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Oil pressure sensor – An Important Part of the Fuel System

Oil pressure sensor

Maintaining the proper engine oil pressure by making sure the oil pressure sensor is working correctly can be a clear way to keep your engine running correctly. Rapidly moving metal surfaces produce an abundance of heat in the engine and friction, requiring constant lubrication to prevent damage to other parts and the engine as a whole, potentially causing a replacement. 

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The oil pressure sensor has to function as the role of monitoring the internal pressure and sending the signal to the oil pressure gauge, alerting you if there is a problem with the oil pressure in your vehicle. This warning sign on the dashboard can give the driver some time to pull over and fix the problem before costly repairs become apparent.


The internal combustion engine is in charge of relying on oil to function correctly. Pressurized engine oil is used to create a layer between two moving parts to lubricate the mechanism. This layer of protection keeps the moving parts from coming into contact with each other. Without this layer and lubrication between parts, excess friction and heat can cause the engine overheating and engine damage. 


In simple terms, oil is meant to provide protection as a lubricant and to aid in the engine temperature and engine cooling. To provide this pressurized engine oil, the engine has an oil pump that is used to pick up on the oil stored in the oil pan, building up pressure, and delivering the oil to various locations inside the engine. 


The ability of the oil to do these engine functions diminishes for various reasons. As the engine gets hotter, it is running at full throttle, and when the engine cools down, the engine shuts off. This heat cycle causes the oil to lose the ability to lubricate and cool the engine to prevent friction and overheating. 


Once the oil breaks down in the engine, it creates small particles that can clog the oil tubes and cause engine deterioration. This is why the oil filter has to pull the particles out of the oil and why there are specific intervals for changing oil, leading to a possible decline in the oil pressure sensor performance. 

How to test an oil pressure sensor


As we know, the oil pressure sensor is a key part of your fuel system. The oil pressure sensor is a unit that is in charge of telling a vehicle’s computer, the engine control unit, the amount of the oil pressure. It controls the gauge on a vehicle which then lights up as a warning indicator on the dashboard of your vehicle.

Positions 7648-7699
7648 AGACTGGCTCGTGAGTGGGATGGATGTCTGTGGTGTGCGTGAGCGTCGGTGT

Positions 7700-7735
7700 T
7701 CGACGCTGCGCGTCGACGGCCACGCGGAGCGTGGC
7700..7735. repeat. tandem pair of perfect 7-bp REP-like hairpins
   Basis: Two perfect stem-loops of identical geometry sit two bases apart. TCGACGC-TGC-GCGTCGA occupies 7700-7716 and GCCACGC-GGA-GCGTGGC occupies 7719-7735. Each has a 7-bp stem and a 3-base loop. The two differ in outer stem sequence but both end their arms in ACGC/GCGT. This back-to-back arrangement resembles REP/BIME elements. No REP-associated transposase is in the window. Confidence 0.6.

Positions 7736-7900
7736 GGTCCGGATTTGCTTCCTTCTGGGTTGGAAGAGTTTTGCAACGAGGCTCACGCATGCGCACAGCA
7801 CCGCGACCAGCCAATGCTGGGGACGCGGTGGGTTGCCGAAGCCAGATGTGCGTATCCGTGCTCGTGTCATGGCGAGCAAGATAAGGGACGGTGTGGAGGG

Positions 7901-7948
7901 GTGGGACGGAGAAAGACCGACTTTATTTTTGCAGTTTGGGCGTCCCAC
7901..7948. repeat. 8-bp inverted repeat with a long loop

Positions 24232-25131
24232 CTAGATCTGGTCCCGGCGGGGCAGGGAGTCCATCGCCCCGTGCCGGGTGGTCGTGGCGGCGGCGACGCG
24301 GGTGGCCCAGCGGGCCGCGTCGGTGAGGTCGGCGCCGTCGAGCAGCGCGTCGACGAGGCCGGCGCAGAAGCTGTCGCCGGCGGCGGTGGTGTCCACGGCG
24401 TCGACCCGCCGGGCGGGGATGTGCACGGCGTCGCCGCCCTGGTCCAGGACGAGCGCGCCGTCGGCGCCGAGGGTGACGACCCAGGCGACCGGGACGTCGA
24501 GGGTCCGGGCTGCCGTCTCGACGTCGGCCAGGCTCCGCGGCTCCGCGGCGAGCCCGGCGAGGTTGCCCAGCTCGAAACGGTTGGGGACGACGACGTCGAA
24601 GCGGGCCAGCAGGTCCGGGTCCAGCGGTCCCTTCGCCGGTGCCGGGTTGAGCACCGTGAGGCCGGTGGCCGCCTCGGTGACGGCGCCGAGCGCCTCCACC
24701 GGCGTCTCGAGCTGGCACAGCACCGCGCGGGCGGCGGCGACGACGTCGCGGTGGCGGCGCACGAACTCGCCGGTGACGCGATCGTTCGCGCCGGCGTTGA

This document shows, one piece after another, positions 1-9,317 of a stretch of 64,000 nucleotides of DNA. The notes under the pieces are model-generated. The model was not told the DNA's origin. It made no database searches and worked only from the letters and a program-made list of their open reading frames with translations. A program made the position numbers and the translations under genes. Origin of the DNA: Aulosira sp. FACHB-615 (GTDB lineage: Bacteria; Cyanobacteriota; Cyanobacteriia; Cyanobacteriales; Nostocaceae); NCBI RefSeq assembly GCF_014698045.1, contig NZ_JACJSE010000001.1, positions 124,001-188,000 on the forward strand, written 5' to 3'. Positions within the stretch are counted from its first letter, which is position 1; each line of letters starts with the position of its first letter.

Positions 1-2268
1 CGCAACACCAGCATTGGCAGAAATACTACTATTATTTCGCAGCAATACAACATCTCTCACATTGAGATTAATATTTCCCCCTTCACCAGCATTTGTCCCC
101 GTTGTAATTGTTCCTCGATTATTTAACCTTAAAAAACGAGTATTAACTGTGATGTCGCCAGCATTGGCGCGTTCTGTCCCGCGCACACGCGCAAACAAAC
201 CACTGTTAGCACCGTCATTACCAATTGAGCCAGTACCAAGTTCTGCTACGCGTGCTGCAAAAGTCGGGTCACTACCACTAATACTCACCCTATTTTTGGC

The gauge on the vehicle signals the car’s engine is receiving not enough oil pressure or that the sending unit is faulty or damaged over time. The low oil pressure could mean that there is not enough oil present and can be fixed by adding more oil. It might also show that the engine is burning oil or that there is an oil leak in the system. If the oil pressure sensor is faulty, this can be tested by using these steps.


The first step is to insert the key into the ignition and turn the key to the accessory setting. Make sure the engine is not on and has cooled off after use. After this, look at the oil gauge on the dashboard. Unplug the wire that is directly connected to the sending unit if the gauge is at zero. If the gauge increases from there, it shows that the sender is faulty and needs to be replaced. 


Next, hold the end of the unplugged wire from the sending unit and tough it to the negative part of the battery to another piece of metal in the car. If it shows zero on the oil gauge reading, it is a good sender and is not faulty. This can show you if the oil pressure sensor is working correctly or not. 

Diagnosing an oil pressure sensor light


There are a few different situations that can occur when you need to diagnose the oil pressure sensor light. The first situation is that there is an on and off oil pressure sensor light


If you have an oil pressure sensor light that keeps coming on even if you just have filled up your oil to the right level, then there is a high chance that the oil pressure sensor could be the main issue. If you also find that the light continues turning on and off while you are driving your car, it is most likely due to a faulty oil pressure sensor. Make sure to always check your oil when the light comes on again, since this can be a key indicator it is time for an oil pressure sensor replacement. 


The second scenario is that the oil pressure sensor light turns on when the engine is idle. When the engine is idling, it is normal that the oil pressure will be too low, causing the oil pressure sensor to have a low reading. This means that the oil pressure sensor light should not be on, but if it does, there is something wrong with this sensor.


The last scenario when you are diagnosing the oil pressure sensor light is when the oil pressure sensor is on with the ticking noise. If your oil pressure sensor light comes on and is also happening with a loud ticking noise coming from underneath the hood, it would be best to stop your car as soon as you can to avoid any further damage. 


This might not mean there is a bad oil pressure sensor, but it can mean that your sensor might be telling you that you are running too low on oil to run correctly. Even if you just filled up your oil recently, a low oil level can mean that there is a clear leak in the oil line and causing the oil levels to drop. 

Failing oil pressure sensor warning signs

Warning light